RaspberryOn the way to bring my grandchildren home, I always pass the corner lot where an old man lives and tends his raspberry canes. “They’re looking good,” I say to the kids. “Yeah, they TASTE good,” my grandson says. “I don’t usually like raspberries, but he always lets us have some when I walk the dogs (Gussie, Shaggy, and Merlin (Labradors)), and they’re really sweet.”

“Why do you think he’s out there every afternoon?” I ask. I wonder if he’s a widower, as I never see anyone else around. He is so gentle with the canes. I almost hear him whispering to them.

“Because he likes raspberries,” the other young one in the back seat says. Why do I feel the sting of tears? Life can be so simple.

Last weekend, I was out cycling with women friends. The sky was blue, clouds piling up over the near mountain range. In the paceline, I turned my head. A midnight raven drafted the echelon. “Oh, Trickster,” I thought. “I’ve seen you before. You and your sister guarded the sacred cove on the remote northern British Columbia island when I surfed the waves up onto the midden beach in my kayak. I was wet, tired, and hungry. You didn’t fly away. I called the wolves from where I drank at the mossy stream in the shadow of the shaggy cedar totem poles. Suddenly, I was afraid as the pack streaked from the point towards me. I remember crashing through the brush, running wildly to the beach, jumping in my kayak, paddling offshore, my heart pounding. The wolves never came.

You tricksters laughed. I couldn’t paddle any further that day. I was cold, shakey-hungry, miles to go next day with the tides. I wondered, were you there, later, when the pack circled my tent in the moonlight, panting and sniffing. Did you shape-shift like coyote, watching?”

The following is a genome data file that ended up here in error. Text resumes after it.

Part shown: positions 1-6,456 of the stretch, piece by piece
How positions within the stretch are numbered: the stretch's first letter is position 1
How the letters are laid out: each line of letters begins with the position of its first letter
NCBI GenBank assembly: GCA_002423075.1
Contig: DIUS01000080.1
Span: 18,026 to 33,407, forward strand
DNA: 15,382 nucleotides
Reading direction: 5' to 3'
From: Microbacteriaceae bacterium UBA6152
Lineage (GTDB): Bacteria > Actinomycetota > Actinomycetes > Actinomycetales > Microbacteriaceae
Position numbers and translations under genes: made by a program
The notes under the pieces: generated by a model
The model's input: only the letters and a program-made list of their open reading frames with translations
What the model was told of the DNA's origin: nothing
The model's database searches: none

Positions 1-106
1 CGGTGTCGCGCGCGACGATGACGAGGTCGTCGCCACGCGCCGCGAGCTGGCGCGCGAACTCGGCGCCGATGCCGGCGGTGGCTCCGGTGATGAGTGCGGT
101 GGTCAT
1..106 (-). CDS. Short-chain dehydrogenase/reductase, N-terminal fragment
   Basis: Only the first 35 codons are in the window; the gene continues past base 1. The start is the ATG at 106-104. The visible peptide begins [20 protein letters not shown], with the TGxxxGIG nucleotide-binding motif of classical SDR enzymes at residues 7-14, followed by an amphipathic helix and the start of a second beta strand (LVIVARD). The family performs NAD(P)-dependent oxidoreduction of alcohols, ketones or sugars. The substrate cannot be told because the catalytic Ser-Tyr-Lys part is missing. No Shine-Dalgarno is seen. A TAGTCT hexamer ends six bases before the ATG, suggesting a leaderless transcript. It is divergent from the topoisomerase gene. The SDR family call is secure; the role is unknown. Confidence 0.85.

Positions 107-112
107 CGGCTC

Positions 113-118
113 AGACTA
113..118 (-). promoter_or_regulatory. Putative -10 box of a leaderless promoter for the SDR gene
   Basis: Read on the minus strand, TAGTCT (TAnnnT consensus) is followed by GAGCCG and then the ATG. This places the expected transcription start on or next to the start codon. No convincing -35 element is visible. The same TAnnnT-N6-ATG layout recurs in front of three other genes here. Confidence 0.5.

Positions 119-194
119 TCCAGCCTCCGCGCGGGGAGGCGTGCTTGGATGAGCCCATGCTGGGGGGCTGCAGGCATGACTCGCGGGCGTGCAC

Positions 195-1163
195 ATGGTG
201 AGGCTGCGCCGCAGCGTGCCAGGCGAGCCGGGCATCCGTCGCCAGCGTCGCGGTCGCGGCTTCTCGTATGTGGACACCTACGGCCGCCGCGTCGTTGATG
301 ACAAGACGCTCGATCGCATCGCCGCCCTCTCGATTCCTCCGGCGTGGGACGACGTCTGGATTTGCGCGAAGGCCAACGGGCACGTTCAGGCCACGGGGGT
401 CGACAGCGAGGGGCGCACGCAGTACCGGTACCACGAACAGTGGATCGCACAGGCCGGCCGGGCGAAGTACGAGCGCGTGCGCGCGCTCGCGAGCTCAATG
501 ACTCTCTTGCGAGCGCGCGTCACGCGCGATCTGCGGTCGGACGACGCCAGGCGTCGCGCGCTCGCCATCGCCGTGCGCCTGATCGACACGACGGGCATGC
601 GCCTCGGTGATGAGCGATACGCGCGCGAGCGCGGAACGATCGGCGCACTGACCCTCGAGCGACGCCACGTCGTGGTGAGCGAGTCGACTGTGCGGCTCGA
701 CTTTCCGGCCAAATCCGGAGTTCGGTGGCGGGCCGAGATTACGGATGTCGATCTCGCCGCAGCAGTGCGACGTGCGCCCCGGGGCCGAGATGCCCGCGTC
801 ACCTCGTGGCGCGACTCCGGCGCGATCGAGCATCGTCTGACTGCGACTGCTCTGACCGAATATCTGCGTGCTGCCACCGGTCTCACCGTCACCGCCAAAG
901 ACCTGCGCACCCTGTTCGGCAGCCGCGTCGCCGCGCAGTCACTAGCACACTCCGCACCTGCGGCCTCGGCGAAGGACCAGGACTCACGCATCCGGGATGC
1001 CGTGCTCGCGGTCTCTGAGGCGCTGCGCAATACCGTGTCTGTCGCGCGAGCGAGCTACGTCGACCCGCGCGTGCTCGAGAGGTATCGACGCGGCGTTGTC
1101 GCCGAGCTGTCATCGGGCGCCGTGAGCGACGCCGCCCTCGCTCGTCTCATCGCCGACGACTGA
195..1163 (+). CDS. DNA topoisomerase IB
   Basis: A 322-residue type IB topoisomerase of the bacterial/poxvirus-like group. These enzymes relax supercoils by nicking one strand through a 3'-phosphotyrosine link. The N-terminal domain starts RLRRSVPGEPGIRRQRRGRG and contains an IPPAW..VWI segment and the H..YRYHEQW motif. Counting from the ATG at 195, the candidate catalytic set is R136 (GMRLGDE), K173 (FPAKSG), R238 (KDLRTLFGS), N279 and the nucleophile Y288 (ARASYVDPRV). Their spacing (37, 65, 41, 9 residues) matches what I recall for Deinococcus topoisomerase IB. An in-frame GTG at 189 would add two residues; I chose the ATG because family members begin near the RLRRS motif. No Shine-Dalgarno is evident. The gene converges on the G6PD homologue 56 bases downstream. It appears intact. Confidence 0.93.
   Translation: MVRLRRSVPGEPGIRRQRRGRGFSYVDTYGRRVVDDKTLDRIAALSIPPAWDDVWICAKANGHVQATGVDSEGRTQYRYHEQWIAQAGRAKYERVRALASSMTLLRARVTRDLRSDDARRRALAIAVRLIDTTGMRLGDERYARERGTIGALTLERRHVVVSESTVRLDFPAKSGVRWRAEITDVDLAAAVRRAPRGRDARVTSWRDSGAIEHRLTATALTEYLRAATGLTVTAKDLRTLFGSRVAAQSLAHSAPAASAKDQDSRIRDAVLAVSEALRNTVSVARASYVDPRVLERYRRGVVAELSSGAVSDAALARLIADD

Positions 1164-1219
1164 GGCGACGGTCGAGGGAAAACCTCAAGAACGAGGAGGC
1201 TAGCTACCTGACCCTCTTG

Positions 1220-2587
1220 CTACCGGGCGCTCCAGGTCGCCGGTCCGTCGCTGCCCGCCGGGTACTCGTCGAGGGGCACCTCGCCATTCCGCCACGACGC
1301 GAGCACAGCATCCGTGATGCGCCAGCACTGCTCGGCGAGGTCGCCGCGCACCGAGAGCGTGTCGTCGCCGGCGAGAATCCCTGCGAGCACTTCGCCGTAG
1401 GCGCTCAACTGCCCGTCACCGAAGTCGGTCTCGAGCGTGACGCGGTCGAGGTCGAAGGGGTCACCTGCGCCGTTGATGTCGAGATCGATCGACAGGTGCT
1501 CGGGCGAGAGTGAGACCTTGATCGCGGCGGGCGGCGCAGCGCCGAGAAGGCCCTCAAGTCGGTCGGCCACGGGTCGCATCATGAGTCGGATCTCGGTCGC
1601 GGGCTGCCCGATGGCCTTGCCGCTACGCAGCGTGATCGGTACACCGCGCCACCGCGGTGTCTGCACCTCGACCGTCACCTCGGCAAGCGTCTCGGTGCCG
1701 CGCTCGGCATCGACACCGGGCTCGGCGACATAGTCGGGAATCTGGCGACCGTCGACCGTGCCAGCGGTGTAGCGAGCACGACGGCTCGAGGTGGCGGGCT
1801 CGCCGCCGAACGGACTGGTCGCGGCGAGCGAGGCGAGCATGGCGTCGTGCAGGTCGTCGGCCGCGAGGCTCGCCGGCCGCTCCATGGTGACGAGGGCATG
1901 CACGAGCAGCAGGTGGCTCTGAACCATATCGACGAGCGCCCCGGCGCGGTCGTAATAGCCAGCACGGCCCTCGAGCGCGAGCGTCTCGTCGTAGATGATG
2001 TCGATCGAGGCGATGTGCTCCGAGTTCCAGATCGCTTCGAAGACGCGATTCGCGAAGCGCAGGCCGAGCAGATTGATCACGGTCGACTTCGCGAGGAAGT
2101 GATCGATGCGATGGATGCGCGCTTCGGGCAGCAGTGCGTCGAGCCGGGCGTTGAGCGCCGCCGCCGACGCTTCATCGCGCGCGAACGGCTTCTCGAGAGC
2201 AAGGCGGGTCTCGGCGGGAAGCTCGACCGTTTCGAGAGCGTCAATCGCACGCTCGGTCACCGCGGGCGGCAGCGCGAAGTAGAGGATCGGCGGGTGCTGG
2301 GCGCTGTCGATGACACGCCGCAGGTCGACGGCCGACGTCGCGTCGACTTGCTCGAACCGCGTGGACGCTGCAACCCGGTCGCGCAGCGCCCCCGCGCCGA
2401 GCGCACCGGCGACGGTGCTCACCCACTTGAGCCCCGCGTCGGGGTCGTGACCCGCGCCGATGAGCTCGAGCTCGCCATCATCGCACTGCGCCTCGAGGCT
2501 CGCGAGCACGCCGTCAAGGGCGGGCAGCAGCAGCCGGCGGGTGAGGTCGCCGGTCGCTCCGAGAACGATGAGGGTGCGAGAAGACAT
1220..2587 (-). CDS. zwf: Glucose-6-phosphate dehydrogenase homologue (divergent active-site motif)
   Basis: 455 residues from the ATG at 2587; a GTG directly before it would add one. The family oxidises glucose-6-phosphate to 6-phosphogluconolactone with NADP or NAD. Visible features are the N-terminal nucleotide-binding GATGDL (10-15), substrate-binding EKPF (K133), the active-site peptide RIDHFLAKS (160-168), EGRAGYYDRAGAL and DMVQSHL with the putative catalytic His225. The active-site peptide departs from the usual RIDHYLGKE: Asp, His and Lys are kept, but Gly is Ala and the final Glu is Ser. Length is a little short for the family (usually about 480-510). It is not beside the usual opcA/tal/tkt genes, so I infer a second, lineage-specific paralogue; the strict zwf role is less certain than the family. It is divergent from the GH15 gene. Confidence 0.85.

I watch an old man tend raspberries, a boy walk his dog, and the wheel of the rider in front of me.
[Bill+Reid.jpg]

Are you a Classic, or do you skate through?

Eight women brave 30 mph wind gusts and huddle in a tight circle around Siga, our coach. She is demonstrating 100% weight shift, left-right, left-right, and the compression of the fishscales under our kick zone. “Think of this as stepping on lily pads across a big lake. Too big steps, too fast, and you’ll fall in the water.” OK, I wonder, is this what Monet meant? 

            “Now, is it more likely that I’ll fall down if I’m standing fully upright, knees locked, weight back, or is it more likely that I’ll fall down if my knees are bent, elbows loose, pelvis tucked, weight forward?” Siga asks. In the swirling snow, I see what she means. Still, when we practice in the tracks at the area called the “Stadium”, it isn’t so easy to progress in a forward direction with one ski on, then the other, finally both. No poles. She watches each of us intently, and I sort of dread the thought that she’s watching me. “Slow down, shift your weight, commit!” she shouts. “Now, what did you learn from that?” she asks each of us. This is not easy.

            Where else have I ever aspired to do what Siga demos—a side-to-side waddle while moving forward? Then we jog, both skis in the tracks, “1, 2, 3, 4…glide,” she calls from across the clearing. Gliding, trusting the skis and myself on them, feels risky until I do it, a lot. As we plow our way down “Petersen’s Way”, Siga commands: “Remember what you have under you!” Yes, I’m remembering, since I just met what was under me in a headfirst dive into a snowbank, but that’s not exactly what she meant.

            I’ve never, since I was two years old–skating, running, biking, hiking, swimming, or skiing–been so focused and so toasted after practicing for a pitiful 3 miles and two hours before lunch. And then there’s the two hours after lunch. I’m going to be a classic skier, I tell myself, not a skater.

            What does this have to do with the therapy I offer? Here, in bullet points, are my thoughts:

·      Gather with others. Share the wind.

·      Assess your situation.

·      Stay within your boundaries.

·      Commit.

·      Shift your weight; share the load.

·      Balance.

·      Choose what is meaningful. 

·      Be flexible; stay loose. Watch out for rigidity.

·      Slow down and take small steps.

·      Look ahead.

·      Be present.

·      Be mindful of your mind, body, and spirit.

·      Take in the feedback that matters.

·      Remember your foundation.

·      Find your grip.

·      Treat yourself.